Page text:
While the shop on top has remained relatively unchanged, the basement has gone through several incarnations: initially dubbed the Freaky Tiki Lounge, it later morphed into Malice in Wonderland, a favorite hangout of my youth.
Down in that basement the seeds were sown for my own counterculture induction. Everything was damp and dimly lit; it was a fresh, flamboyant, mysterious kingdom of artistic novelty. The walls were lined with racks of vintage clothes, individually tagged with handwritten descriptions and named things like, "This is my f*ck me dress."
And let's not forget the Mexican wrestling masks—soft vinyl in bright colors stitched together with stripes and bursts of silver or gold with tiny slits for eyes and freakishly too-small oval mouth holes. My recollections, as the years march on, have become a blur of dingy pink and orange, shag, Polaroid collages on support beams, black lace, blue hair dye—everything a record store's basement boutique ought to be.
Today, the basement is a different world. Half the space is packed with what appears to be mere junk, the rest is stuffed shelves and piles of records that arrive too regularly for the staff of four to keep up with. Those who still like to flip their tunes halfway through, enjoying a dash of crackle and pop, or DJs looking for an undiscovered riff would be happy to dig around down there (and are welcome, if you ask). The claustrophobic or asthmatic ought to stay away. A flood a few years back turned what was always a damp downstairs into a space that makes your nose and skin itch a little when you turn the corner at the base of the stairs.
The record store is the community center of the counterculture," says Marcus Springs, a Requests employee since 2006.
With waist-length dreadlocks and usually clad in a clever T-shirt under an unbuttoned camp, the six-foot Springs is a veritable sponge of information. You can pick his brain on an assortment of subjects (unless you've got an hour to kill, I'd avoid bringing up his current hot topics: NLP, Dr. Who and Howard Stern). But it's his bottomless barrel of music knowledge that is truly astounding. Usually it's the older clientele that are befuddled by his brain bank of data. A musical cartographer of sorts, Springs is particularly adept at weaving those fine threads between artists' work spanning generations.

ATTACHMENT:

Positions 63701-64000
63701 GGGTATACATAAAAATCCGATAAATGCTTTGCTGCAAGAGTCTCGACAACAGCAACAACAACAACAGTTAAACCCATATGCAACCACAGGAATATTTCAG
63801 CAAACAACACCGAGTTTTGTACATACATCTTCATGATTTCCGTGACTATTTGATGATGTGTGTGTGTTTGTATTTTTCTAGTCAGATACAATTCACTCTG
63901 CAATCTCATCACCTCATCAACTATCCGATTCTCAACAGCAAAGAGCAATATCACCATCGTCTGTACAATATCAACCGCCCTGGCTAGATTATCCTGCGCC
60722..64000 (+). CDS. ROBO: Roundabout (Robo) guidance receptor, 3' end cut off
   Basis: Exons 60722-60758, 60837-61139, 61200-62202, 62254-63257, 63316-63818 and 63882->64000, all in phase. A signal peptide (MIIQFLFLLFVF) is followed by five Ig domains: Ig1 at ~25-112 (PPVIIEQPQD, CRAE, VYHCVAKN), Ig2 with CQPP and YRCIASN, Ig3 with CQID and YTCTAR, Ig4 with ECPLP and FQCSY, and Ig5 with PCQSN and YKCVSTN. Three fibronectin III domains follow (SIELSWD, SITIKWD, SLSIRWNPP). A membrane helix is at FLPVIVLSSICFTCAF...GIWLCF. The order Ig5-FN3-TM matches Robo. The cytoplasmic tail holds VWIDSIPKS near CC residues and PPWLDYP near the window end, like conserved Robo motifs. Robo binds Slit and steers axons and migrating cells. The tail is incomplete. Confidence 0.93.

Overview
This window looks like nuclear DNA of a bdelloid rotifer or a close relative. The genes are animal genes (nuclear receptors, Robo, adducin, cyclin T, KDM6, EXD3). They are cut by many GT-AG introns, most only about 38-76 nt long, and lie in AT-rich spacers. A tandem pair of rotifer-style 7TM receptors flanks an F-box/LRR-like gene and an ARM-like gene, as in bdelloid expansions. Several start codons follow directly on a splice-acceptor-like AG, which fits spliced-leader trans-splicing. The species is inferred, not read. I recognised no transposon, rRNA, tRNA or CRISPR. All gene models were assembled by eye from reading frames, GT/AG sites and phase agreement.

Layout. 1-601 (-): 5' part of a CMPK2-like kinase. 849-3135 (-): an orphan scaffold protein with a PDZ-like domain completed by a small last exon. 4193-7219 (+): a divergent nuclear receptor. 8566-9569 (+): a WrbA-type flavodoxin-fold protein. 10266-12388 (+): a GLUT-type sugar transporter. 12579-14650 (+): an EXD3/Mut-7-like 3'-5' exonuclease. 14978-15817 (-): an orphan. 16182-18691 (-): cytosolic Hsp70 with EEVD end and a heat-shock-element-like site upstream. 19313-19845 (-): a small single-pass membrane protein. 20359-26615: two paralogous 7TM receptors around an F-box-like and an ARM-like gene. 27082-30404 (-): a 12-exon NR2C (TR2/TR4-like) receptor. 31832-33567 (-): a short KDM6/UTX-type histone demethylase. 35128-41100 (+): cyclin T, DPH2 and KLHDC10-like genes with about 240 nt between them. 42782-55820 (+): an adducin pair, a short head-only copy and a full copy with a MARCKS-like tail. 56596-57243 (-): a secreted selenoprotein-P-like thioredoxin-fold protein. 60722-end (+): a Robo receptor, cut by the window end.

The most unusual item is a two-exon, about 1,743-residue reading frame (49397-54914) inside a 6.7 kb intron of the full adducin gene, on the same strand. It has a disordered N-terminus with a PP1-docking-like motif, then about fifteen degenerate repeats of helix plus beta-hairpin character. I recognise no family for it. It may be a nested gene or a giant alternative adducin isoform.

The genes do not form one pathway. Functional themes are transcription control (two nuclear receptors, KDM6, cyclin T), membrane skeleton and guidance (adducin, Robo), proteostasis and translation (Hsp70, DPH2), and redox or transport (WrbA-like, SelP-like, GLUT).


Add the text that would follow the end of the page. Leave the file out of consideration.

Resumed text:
"Folks who work [at record stores] are professors," says artist Tom Waits in a quote from recordstoreday.com, part of a collection of commentary by artists who support local purveyors of sound. "Don't replace the knowers with the guessers. Keep 'em open, they're the ears of the town."
Whether it be introducing a classic to a budding music aficionado or giving props to a worthy, perhaps underappreciated new release, the guys at Requests are willing and eager to share good ear candy.
Case in point: One dreary spring day, I woke up on the wrong side of the bed and spent the day on the verge of tears. At my first chance, I booked it to Requests and was greeted with big smiles and a bigger hug from Springs.
"I need something to lift my spirits!" I sputtered, embarrassed, but relieved to be in the only place that could offer an immediate remedy to my blues.
"Lift your spirits? Hmm," replied Springs, before sending me off with The Rapture's Pieces of the People We Love.
The album was something I'd never have tried on my own, but it was bright and bouncing with surprisingly humorous lyrics; in an instant I was whisked away from my doldrums.
On another occasion, hankering for Roots en route to a meander around Iao Valley, I was hooked up with Easy Star All Star's Dub Side of the Moon, which is, as the name suggests, a delightful dub interpretation of Pink Floyd's seminal album.
If you're serious about special ordering something rare or out of stock, they're great about tracking it down, and once they get to know your tastes, they'll start to make excellent suggestions (I've got dibs on an incoming limited release of Ween's At The Cat's Cradle, a fine pitch thanks to manager Brendan Smith).
With input from guys like Springs, or hip and hilarious Smith, or J.P.—voted "most normal" by his colleagues—a DJ and fisherman I adore for his cool and forward-thinking localness, or the only-works-once-weekly, well-known DJ Boomshot, I'm always pleased with my purchases.
Point being: you need it, they've got it—even if you didn't realize you needed it. Perhaps that's the essence of the record stores—quirky community gems that feed our passions, ignite new ones and bring us a little closer to each other through a shared experience, offering something that clicks on the Internet can never replace.
Let's hope the homegrown record hub won't fade away and be that thing we didn't know we needed so much. Maui Time Weekly, Anu Yagi